PHILADELPHIA (CBS) – Federal authorities have seized the cargo ship involved in the $1 billion cocaine bust at a Philadelphia port in June. U.S. Customs and Border Protection executed the warrant, requested from the U.S. Attorney’s Office, and seized the MSC Gayane on July 4.
“The MSC Gayane is the largest vessel seized in U.S. Customs and Border Protection’s 230-year history and follows the record seizure of almost 20 tons of cocaine discovered on the vessel,” said Casey Durst, CBP’s Director of Field Operations in Baltimore. “Seizing a vessel of this size is an unusual enforcement action for CBP, but is indicative of the serious consequences associated with an alleged conspiracy by crewmembers and others to smuggle a record load of dangerous drugs through the United States. This action serves as a reminder for all shipping lines and vessel masters of their responsibilities under the U.S. and international law to implement and enforce stringent security measures to prevent smuggling attempts such as this.”READ MORE: Philadelphia Police Officer, Montgomery County Sheriff's Deputy Injured In Fourth Of July Parkway Shooting Identified
CBP and Homeland Security led a multi-agency investigation and seized 39,525 pounds of cocaine from seven shipping containers aboard the MSC Gayane.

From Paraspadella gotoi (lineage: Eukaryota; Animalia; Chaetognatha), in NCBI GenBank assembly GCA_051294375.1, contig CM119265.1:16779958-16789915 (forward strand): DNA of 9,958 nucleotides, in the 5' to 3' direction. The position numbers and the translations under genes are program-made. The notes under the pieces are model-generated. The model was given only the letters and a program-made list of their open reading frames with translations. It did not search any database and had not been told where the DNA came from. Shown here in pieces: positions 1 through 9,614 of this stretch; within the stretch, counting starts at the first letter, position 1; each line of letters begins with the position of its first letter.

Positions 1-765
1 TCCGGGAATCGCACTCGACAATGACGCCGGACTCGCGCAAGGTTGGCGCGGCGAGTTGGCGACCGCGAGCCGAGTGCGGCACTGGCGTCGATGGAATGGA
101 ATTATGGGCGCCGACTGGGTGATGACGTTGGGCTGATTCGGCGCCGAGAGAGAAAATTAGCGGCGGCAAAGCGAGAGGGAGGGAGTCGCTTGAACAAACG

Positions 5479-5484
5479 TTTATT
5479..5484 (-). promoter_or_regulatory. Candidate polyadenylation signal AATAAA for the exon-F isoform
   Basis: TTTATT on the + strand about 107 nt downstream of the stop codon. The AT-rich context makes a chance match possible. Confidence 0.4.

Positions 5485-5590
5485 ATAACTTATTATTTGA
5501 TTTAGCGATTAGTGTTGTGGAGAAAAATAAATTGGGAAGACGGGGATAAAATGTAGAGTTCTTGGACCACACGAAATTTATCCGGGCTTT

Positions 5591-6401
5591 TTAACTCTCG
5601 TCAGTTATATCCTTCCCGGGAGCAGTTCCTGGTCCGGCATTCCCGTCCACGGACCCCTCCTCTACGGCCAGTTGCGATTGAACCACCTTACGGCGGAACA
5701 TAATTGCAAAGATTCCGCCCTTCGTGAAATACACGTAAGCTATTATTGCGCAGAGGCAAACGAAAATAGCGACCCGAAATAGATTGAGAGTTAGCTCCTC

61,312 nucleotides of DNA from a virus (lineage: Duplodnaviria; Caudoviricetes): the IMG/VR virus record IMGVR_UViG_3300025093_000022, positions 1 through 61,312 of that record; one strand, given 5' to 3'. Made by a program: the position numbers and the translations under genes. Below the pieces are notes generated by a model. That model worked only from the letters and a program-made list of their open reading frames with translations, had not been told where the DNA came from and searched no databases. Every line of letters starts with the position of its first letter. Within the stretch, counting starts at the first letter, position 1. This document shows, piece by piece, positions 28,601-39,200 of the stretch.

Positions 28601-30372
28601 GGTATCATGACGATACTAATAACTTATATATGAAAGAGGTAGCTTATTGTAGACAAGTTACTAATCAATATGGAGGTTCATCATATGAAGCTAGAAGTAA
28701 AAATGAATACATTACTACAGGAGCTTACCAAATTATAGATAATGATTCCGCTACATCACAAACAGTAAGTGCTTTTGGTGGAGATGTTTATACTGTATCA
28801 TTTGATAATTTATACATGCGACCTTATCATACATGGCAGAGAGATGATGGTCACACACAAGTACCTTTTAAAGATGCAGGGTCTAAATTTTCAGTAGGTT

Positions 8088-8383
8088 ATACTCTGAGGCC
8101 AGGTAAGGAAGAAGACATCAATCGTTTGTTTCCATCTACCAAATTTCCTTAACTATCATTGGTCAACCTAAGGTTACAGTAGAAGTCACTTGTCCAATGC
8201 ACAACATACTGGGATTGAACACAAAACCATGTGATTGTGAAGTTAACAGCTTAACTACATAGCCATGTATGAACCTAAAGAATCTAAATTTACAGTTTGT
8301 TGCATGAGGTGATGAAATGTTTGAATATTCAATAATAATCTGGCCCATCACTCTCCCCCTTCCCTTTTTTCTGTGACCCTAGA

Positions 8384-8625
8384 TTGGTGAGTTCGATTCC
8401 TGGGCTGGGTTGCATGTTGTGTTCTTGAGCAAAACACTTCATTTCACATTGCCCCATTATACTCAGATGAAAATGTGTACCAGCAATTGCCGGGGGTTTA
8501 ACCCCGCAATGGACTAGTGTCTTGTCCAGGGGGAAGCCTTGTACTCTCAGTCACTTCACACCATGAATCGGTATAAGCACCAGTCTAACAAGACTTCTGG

The cocaine has a street value of about $1.3 billion.READ MORE: First Case Of Monkeypox Confirmed In Camden County By CDC, Health Department Says
It was one of the largest cocaine busts in United States history.
“A seizure of a vessel this massive is complicated and unprecedented – but it is appropriate because the circumstances here are also unprecedented. We found nearly 20 tons of cocaine hidden on this ship,” said U.S. Attorney William McSwain. “When a vessel brings such an outrageous amount of deadly drugs into Philadelphia waters, my Office and our agency partners will pursue the most severe consequences possible against all involved parties in order to protect our district – and our country.”
CBP officers screen international travelers and cargo and search for illegal narcotics, unreported currency, weapons, counterfeit consumer goods, prohibited agriculture and other illicit products that could potentially harm the American public, U.S. businesses and our nation’s safety and economic vitality.MORE NEWS: Philadelphia Mayor Jim Kenney Fed Up With City's Gun Violence Problem, Says He'll Be Happy When He's Not Mayor
The CBP seizes about 4,657 pounds of narcotics every day across the United States.